The Cousin from Town is about 12-year-old Brenda. Her parents need to leave the cold, wet, Melbourne winter to work in warmer Queensland for her father’s health. But they are unable to take her with them. She goes to her widowed uncle Edward in the country, with his tribe of sons and one daughter, with many misgivings as to how she, a town girl, will fit in with the new family.
Mavis, the feisty daughter, also 12, is furious that she will have another girl invading her domain. Everyone but Mavis welcomes Brenda warmly, finding her cheerful, quite capable and willing to learn everything about life on a property including horse riding and, later, mustering cattle and even cooking. Mavis, though thoroughly disagreeable, does show some wonderful inborn talents in her horse riding skills and playing piano by intuition. Brenda’s open admiration there leads to a thawing of relationships and improved dispositions, much to everyone’s relief.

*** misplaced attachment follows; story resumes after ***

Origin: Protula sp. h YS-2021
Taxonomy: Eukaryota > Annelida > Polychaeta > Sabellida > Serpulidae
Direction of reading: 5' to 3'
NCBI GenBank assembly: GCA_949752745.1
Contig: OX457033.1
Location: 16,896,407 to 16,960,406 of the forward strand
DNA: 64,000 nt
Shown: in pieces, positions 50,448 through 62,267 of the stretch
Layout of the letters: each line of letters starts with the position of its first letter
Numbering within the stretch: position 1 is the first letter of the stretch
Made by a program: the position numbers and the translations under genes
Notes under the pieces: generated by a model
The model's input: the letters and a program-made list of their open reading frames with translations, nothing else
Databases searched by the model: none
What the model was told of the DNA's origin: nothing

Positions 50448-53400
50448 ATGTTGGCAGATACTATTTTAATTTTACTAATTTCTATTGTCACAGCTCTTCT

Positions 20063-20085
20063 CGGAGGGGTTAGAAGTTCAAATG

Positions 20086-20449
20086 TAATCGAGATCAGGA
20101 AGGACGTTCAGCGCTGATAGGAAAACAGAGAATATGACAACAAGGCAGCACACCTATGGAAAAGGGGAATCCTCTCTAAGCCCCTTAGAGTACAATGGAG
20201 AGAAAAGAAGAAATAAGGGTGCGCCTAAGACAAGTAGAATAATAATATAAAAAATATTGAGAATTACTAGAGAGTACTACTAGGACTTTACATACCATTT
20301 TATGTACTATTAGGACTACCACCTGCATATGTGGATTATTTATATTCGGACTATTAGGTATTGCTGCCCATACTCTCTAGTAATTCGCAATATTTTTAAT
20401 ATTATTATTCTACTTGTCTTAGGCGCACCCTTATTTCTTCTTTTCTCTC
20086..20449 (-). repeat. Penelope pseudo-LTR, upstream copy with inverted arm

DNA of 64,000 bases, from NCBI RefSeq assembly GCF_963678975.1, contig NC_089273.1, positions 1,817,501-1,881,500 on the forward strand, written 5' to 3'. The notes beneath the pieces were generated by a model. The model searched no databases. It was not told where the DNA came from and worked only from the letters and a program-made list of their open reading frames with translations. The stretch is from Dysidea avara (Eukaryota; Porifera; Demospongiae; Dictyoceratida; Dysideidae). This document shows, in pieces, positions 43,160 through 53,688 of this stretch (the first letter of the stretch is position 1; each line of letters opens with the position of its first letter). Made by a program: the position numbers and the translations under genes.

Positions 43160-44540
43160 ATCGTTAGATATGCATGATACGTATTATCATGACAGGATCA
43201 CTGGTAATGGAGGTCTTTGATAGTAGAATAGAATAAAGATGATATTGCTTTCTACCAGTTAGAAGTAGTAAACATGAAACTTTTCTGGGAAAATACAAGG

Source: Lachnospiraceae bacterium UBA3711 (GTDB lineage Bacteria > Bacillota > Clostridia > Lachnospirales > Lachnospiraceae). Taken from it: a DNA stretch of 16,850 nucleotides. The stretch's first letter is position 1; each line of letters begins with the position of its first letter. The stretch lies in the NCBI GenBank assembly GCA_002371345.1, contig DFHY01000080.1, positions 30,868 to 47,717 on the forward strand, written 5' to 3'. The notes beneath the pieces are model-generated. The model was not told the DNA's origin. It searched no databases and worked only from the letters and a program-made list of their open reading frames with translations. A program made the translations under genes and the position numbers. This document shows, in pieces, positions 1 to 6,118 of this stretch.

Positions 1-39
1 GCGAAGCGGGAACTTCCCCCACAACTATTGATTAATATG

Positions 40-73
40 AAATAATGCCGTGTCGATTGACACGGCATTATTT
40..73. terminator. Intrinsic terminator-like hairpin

The return of Brenda’s parents after six months brings a new closeness between the two families and promises of many get-togethers over the years to come.
The Trustee of The Mary Grant Bruce Family Trust owns the extant copyrights on this story.
First Published in: 1922
First Publisher: Whitcombe and Tombs Pty Limited
Places First Published: Melbourne, Sydney and Perth